kevlar canoe build

Discussion in 'Boat Design' started by zachjowi, Feb 13, 2011.

  1. thedutchtouch
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    thedutchtouch Junior Member

    1. most homebuilt kevlar canoes are built on a male mold, not a female one
    2. i was talking more about dragging over rocks/etc... the kevlar will be fuzzy when scratched, fiberglass will not
     
  2. DCockey
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    DCockey Senior Member

    Perhaps a study of basic structures is in order. When a shell bends the material near the center provides little or no contribution to the stiffness and strength other than keeping the material near the surfaces separated and from shearing. Kevlar is an expensive material to use for that purpose. It should save some weight though being lighter than glass. But there will be little to no benefit in terms of strength or stiffness from using Kevlar in the middle unless the Kevlar is thicker than the glass it replaces.

    I've also seen claims that Kevlar shouldn't be used on the outside because it is weak in compression. That sounds reasonable.
     
  3. gonzo
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    gonzo Senior Member

    In that case it is not sensible to use kevlar. An all glass canoe will be cheaper and easier to build. It may end up being stronger too, because kevlar is hard to wet and lay properly. They make all kinds of cores that are better .
     
  4. DCockey
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    DCockey Senior Member

    Unless the goal is have a Kevlar canoe, ie one with some Kevlar in the laminate.;)

    For some reason cores don't seem to be used in kayaks and canoes, other than the thin foam layer in Royalex. Perhaps the skin on a Kevlar or carbon fiber canoe is so thin that a two less than half thickness layers on either side of a core would have insufficient impact strength for localized loads. Don't really know though.

    CORRECTION - Wenonah uses foam cores in some of their lightweight canoes. Other builders may do likewise. http://www.wenonah.com/craftsmanship/composites.php
     
    Last edited: Feb 17, 2011
  5. gonzo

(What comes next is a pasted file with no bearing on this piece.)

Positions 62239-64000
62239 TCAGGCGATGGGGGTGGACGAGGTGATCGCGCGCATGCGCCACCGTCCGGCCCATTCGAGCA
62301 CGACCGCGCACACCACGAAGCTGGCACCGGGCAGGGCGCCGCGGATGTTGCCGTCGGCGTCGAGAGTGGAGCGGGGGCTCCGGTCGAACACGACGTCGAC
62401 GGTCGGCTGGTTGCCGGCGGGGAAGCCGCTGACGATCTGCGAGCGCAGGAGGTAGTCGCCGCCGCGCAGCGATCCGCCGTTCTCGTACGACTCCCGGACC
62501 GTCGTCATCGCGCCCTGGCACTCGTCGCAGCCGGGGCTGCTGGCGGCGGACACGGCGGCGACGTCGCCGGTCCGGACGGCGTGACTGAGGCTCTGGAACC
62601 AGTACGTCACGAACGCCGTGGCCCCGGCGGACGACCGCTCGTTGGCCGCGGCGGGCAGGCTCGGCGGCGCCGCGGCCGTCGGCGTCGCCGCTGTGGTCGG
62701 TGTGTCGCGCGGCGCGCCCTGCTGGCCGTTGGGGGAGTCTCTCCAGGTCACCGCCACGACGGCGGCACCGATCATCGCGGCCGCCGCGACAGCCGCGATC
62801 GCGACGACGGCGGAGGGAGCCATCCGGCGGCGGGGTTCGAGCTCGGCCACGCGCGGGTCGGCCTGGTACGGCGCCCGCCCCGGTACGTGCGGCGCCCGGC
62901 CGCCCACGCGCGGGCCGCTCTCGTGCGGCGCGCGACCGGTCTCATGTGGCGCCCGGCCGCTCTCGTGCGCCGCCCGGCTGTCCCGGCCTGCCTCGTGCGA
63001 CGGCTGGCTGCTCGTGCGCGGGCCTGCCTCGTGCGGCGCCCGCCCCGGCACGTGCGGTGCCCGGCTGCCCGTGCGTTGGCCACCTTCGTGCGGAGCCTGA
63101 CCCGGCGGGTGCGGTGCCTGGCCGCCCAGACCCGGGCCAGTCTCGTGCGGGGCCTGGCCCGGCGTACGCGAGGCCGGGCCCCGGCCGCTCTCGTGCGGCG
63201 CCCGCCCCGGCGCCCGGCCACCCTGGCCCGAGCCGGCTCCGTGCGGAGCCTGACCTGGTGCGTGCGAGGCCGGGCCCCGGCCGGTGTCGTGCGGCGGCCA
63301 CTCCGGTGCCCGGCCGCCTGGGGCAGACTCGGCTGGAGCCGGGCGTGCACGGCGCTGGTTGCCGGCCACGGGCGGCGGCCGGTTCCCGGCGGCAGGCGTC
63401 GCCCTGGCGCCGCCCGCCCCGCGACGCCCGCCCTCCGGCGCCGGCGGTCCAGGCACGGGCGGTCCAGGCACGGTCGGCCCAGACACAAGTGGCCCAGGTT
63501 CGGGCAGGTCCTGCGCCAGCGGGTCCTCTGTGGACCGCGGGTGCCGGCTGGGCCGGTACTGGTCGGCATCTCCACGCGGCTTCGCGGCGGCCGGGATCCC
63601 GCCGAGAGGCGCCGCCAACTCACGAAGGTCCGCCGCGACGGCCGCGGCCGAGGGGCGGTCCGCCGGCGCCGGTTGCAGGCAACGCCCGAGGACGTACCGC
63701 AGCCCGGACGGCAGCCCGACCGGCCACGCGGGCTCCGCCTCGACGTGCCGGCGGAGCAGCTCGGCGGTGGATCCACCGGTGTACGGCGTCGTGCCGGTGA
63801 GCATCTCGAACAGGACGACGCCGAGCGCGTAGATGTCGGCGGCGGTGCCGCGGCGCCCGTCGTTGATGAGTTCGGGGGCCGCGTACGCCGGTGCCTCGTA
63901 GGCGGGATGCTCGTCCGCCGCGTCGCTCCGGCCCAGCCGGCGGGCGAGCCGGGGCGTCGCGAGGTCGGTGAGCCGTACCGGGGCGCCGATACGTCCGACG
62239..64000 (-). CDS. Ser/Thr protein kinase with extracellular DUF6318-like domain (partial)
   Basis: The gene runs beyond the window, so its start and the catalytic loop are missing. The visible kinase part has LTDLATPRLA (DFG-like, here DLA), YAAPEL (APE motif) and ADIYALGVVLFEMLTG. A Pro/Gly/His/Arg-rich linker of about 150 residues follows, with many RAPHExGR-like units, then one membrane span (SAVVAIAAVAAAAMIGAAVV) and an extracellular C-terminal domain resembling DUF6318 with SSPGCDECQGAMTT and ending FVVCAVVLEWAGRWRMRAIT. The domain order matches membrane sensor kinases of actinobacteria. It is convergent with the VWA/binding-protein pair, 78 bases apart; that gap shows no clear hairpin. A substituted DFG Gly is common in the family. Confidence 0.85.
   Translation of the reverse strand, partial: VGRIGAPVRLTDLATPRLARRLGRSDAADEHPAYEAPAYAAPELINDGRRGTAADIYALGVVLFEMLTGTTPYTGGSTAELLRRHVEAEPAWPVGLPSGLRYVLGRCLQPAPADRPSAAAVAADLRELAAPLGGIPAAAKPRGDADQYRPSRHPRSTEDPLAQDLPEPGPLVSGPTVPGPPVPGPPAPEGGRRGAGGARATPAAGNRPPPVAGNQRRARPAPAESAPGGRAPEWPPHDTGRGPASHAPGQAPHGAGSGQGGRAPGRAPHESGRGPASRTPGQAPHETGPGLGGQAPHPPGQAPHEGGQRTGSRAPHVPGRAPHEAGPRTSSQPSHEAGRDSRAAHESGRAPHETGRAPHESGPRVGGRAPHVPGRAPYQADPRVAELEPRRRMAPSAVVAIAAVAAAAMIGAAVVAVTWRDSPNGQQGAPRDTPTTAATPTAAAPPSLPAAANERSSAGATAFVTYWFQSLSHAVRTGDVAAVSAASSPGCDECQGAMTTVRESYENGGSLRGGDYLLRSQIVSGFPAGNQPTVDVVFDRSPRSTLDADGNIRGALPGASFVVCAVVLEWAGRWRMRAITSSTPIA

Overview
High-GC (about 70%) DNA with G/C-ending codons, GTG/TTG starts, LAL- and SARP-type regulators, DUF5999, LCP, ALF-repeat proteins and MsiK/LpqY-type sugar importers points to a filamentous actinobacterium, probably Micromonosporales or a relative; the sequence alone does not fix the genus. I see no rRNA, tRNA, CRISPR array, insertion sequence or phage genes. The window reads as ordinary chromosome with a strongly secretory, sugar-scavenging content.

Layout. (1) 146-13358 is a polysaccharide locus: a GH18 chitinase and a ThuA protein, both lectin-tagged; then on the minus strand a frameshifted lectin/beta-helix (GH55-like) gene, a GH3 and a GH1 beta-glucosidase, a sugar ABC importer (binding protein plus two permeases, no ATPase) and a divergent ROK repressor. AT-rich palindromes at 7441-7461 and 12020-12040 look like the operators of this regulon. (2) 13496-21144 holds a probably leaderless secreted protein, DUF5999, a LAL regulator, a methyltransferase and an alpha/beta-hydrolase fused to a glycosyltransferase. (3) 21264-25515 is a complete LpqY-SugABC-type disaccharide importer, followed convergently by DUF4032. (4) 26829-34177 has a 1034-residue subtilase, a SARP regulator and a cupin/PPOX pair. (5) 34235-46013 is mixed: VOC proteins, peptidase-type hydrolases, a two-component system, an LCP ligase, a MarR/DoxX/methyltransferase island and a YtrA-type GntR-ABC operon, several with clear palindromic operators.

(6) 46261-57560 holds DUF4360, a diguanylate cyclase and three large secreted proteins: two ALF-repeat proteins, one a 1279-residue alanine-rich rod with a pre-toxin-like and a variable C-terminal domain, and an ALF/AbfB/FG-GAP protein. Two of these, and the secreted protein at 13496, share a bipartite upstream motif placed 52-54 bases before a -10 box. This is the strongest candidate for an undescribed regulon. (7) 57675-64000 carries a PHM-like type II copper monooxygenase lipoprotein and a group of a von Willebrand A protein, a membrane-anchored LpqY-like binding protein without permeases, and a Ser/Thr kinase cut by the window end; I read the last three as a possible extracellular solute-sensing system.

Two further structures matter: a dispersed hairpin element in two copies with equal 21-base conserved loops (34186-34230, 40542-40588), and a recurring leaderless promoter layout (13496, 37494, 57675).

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    gonzo Senior Member

    I have built canoes for sale. We always use female molds. Kevlar, combined with vacuum bagging or infusion can give you a lighter, tight laminate. Otherwise the kevlar is just for show and plain glass is just fine.
     
  6. variverrunner
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    variverrunner Junior Member

    Zachjowi et al.

    Kevlar is used because of its light weight. We-no-naah canoes use thin foam core material to form a diamond shaped bottom and ribs. I believe is it just one layer on each side to encapsulate the foam. I think the sides of the canoe above the diamond shape are a single layer of kevlar.

    I have built about 25 or so canoes and haven't ever had a problem with wet out and lay.

    The glass is probably mainly there to be able to sand. If you try to sand Kevlar you will most likely ruin the boat. It will just fuzz up and get nasty.

    Hope this helps.

    Allan
     
  7. gonzo
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    gonzo Senior Member

    If you have to lay fiberglass outside and inside of a canoe just to sand it, that is an awful method. Laminate in Kevlar and use a fairing compound.
     
  8. duluthboats
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    duluthboats Senior Dreamer


  9. DCockey
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    DCockey Senior Member

    That canoe appears to be their "Ultra-light construction" with "a structural-foam core and ribs are laminated into the hull and sides". Not quite the Kevlar with glass on either side described earlier in this thread. Here's a link to Wenonah's description of the construction of their canoes:
    http://www.wenonah.com/craftsmanship/composites.php
     
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